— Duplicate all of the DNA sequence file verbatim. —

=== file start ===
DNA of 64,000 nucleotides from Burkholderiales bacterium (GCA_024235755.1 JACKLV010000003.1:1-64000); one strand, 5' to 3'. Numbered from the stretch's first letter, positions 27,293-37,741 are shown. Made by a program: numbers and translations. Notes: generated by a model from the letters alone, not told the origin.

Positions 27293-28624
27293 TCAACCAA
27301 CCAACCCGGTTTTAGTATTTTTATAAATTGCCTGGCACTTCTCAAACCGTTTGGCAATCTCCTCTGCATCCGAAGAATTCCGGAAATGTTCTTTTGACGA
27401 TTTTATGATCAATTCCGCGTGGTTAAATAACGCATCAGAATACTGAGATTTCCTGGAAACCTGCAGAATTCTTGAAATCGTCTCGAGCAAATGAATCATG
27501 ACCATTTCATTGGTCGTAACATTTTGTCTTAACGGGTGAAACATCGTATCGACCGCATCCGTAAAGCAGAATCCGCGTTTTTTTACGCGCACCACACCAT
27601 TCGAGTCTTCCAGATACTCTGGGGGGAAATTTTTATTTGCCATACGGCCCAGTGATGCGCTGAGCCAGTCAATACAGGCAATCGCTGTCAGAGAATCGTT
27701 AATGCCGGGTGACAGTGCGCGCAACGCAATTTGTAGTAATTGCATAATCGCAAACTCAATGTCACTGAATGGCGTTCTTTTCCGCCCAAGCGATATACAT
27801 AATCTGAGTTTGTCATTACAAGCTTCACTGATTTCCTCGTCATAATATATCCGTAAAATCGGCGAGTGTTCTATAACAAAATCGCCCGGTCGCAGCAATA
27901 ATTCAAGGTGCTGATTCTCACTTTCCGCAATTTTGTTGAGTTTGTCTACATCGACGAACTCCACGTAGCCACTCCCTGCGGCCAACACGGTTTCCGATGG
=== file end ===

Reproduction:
DNA of 64,000 nucleotides from Burkholderiales bacterium (GCA_024235755.1 JACKLV010000003.1:1-64000); one strand, 5' to 3'. Numbered from the stretch's first letter, positions 27,293-37,741 are shown. Made by a program: numbers and translations. Notes: generated by a model from the letters alone, not told the origin.

Positions 27293-28624
27293 TCAACCAA
27301 CCAACCCGGTTTTAGTATTTTTATAAATTGCCTGGCACTTCTCAAACCGTTTGGCAATCTCCTCTGCATCCGAAGAATTCCGGAAATGTTCTTTTGACGA
27401 TTTTATGATCAATTCCGCGTGGTTAAATAACGCATCAGAATACTGAGATTTCCTGGAAACCTGCAGAATTCTTGAAATCGTCTCGAGCAAATGAATCATG
27501 ACCATTTCATTGGTCGTAACATTTTGTCTTAACGGGTGAAACATCGTATCGACCGCATCCGTAAAGCAGAATCCGCGTTTTTTTACGCGCACCACACCAT
27601 TCGAGTCTTCCAGATACTCTGGGGGGAAATTTTTATTTGCCATACGGCCCAGTGATGCGCTGAGCCAGTCAATACAGGCAATCGCTGTCAGAGAATCGTT
27701 AATGCCGGGTGACAGTGCGCGCAACGCAATTTGTAGTAATTGCATAATCGCAAACTCAATGTCACTGAATGGCGTTCTTTTCCGCCCAAGCGATATACAT
27801 AATCTGAGTTTGTCATTACAAGCTTCACTGATTTCCTCGTCATAATATATCCGTAAAATCGGCGAGTGTTCTATAACAAAATCGCCCGGTCGCAGCAATA
27901 ATTCAAGGTGCTGATTCTCACTTTCCGCAATTTTGTTGAGTTTGTCTACATCGACGAACTCCACGTAGCCACTCCCTGCGGCCAACACGGTTTCCGATGG